Answers to General Questions
Yes, if unincorporated
If the property is in a buffer zone, you will need to get “buffer approval” from the town or city prior to applying with the county. You will need to take all the plans to them as well.
This is because the actual zoning is controlled by the town or city. The building portion or building code is controlled by the county.
Yes, you can find the general information (zoning district) as shown on Beacon. If you have any specific questions, talk to the Planner or Director.
Talk to Planning Engineer Allen Kirk
We have two notaries in the office, but we only notarize items produced from or for this office.
R905.2.7.1 Ice Protection. In areas where the average daily temperature in January is 25 degrees or less or when Table R301.2(1) criteria so designates, an ice barrier that consists of at least two layers of underlayment cemented together or of a self-adhering polymer modified bitumen sheet, shall be used in lieu of normal underlayment and extend from the eave’s edge to a point at least 24 inches inside the exterior wall line of the building. Exception: Detached accessory structures that contain no conditioned floor area.
R905.2.8.2 Valleys. Valley linings shall be installed in accordance with manufacturer’s instructions before applying shingles. Valley linings of the following types shall be permitted. 3. For closed valleys (valley covered with shingles) valley lining of a one ply of smooth rolled roofing complying with ASTM D 6380 Class S type III, Class M Type II or ASTM D 3909 and at least 36” wide or valley lining as described in items 1 and 2 above shall be permitted.
We DO NOT issue building permits for fencing. Also if the property is in a subdivision, check with the HOA. (If a fence is within the easement, and the utilities need to come in and do some work, the fence will come down and will be rebuilt at the homeowners expense.)
As stated above, we DO NOT issue building permits for this. We can only advise them to them to stay within their property lines and boundaries or contact the Highway Department to make sure the fence is not within the road right-of-way.
200 Square Feet is the largest building allowed on the property without a permit. However, a permit is required if the building is on a concrete slab, or has electricity. Any building smaller than 200 square feet but on a slab will require a permit.
Contact the Johnson County Highway Department at 317-346-4630
Yes. If it’s is in the unincorporated area of the county, you can either talk with our Senior Planner or the Director
No, you pay when the permit is issued.
See current fee schedule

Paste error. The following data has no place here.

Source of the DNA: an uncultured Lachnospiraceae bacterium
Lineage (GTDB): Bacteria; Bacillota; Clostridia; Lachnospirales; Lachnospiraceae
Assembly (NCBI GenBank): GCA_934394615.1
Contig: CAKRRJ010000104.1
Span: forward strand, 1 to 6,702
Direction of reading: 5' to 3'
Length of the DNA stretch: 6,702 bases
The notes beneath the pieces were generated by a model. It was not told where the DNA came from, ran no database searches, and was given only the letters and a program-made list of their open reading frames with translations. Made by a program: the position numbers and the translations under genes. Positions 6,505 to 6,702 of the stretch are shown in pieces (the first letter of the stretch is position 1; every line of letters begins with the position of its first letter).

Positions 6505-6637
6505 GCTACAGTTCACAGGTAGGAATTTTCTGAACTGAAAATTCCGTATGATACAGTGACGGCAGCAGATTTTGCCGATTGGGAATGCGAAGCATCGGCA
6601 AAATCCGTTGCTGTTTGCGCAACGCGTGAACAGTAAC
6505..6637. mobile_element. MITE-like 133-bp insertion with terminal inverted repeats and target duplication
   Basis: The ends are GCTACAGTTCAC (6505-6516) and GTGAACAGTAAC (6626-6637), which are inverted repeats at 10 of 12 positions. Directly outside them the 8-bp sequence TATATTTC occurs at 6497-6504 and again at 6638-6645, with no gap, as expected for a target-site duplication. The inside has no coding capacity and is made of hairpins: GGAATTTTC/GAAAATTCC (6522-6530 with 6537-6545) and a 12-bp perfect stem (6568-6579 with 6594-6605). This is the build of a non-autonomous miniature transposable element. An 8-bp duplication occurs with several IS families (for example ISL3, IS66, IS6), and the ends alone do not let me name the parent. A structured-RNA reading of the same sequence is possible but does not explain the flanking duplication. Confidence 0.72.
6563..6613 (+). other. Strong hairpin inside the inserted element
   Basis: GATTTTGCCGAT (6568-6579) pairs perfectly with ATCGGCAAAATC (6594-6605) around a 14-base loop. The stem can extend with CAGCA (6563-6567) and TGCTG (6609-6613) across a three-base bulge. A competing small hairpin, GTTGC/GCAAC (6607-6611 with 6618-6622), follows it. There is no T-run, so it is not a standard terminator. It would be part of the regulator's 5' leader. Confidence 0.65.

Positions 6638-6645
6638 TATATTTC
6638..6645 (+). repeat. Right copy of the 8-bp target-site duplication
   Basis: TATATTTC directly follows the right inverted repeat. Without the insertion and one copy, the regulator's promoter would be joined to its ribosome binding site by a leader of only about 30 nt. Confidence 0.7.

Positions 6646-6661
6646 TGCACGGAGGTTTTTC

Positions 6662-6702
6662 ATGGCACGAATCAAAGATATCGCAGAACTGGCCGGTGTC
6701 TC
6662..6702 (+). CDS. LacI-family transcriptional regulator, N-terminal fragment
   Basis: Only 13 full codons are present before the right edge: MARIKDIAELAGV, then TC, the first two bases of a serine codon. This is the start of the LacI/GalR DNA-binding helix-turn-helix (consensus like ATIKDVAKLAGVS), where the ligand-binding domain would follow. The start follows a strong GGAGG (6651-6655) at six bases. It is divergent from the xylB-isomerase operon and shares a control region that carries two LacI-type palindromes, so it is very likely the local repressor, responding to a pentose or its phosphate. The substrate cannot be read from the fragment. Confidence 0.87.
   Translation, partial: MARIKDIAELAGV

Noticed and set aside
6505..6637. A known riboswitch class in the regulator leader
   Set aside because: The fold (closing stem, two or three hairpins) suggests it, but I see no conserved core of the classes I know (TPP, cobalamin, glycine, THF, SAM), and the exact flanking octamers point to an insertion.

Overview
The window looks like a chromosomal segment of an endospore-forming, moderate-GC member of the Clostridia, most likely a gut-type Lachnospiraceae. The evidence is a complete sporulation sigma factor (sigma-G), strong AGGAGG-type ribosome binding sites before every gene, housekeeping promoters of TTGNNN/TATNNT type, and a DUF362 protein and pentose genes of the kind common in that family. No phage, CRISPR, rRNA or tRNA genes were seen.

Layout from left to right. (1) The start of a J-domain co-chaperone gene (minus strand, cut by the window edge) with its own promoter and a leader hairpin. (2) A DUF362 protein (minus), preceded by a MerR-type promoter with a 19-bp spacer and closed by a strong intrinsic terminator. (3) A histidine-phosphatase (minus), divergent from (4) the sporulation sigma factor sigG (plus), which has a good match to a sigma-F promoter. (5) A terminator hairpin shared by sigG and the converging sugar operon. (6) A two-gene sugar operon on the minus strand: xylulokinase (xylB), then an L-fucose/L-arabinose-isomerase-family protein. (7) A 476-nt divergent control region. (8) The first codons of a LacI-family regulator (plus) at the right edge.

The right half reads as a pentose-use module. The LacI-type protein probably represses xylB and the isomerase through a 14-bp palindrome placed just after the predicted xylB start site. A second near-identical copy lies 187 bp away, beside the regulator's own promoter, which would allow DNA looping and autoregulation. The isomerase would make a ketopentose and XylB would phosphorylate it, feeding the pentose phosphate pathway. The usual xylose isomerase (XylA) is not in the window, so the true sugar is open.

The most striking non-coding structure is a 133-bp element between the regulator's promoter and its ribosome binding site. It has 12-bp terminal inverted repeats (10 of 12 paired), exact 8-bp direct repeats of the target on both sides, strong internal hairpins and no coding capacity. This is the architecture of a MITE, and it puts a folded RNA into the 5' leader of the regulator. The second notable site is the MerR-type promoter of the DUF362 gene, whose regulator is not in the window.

Yes, credit cards are accepted with a small service fee from the card service.
Currently, the standard period is 7-10 business days. If there is any information missing, this could hold up the process also.
Yes, if you are pouring concrete and submitted a SWPPP plan with your building permit, you will get the “approved” SWPPP back with your building permit. You WILL need to call for a meeting with the Building Inspector on-site BEFORE any dirt is moved.
For residential, we ask for at least a 24 hour notice. If you ask for a “same day” inspection, you MUST ask the building official (or director in his absence) prior to scheduling that.
For commercial, we ask for at least a 48 hour notice. (The longer notice for a commercial inspection is needed to allow the building official to coordinate with the fire department, etc. )
Just call the office. If you are calling in the same day and the building official is already out doing inspections, the office will call to let them know this is cancelled. If the official is still in the office, we will let him know.
Yes, you will need to apply for an electrical upgrade permit. After the work is complete, and the meter base is set you will need to contact the office for a meter tag inspection. The inspector will then place a green tag in the base (if it passes) and then you need to contact your power company to let them know it is ready to be turned on. (Power companies will not turn power on until it has been inspected, and they see a green sticker from our building official.)
Yes, the homeowner can apply. You will need to sign a contractor listing exemption affidavit. If the contractor is going to apply for the permit, they will need to be a listed contractor with the county.
Yes, the code requires one of two things, either an automatic pool cover or a fence around the pool area (no less than 4’). The building official will not pass the final inspection for the pool without either one completed.
No, if the grading and seeding is not completed only a temporary certificate of occupancy can be issued.
You will pay this at the office, and remember we only accept cash or check. You can physically bring this in or mail it. You cannot get another inspection until the fine is paid.
No, unless the homeowner is requesting a call ahead of time. And as long as the building official has access to everything he needs to see, and the plans and building permit is accessible to him as well.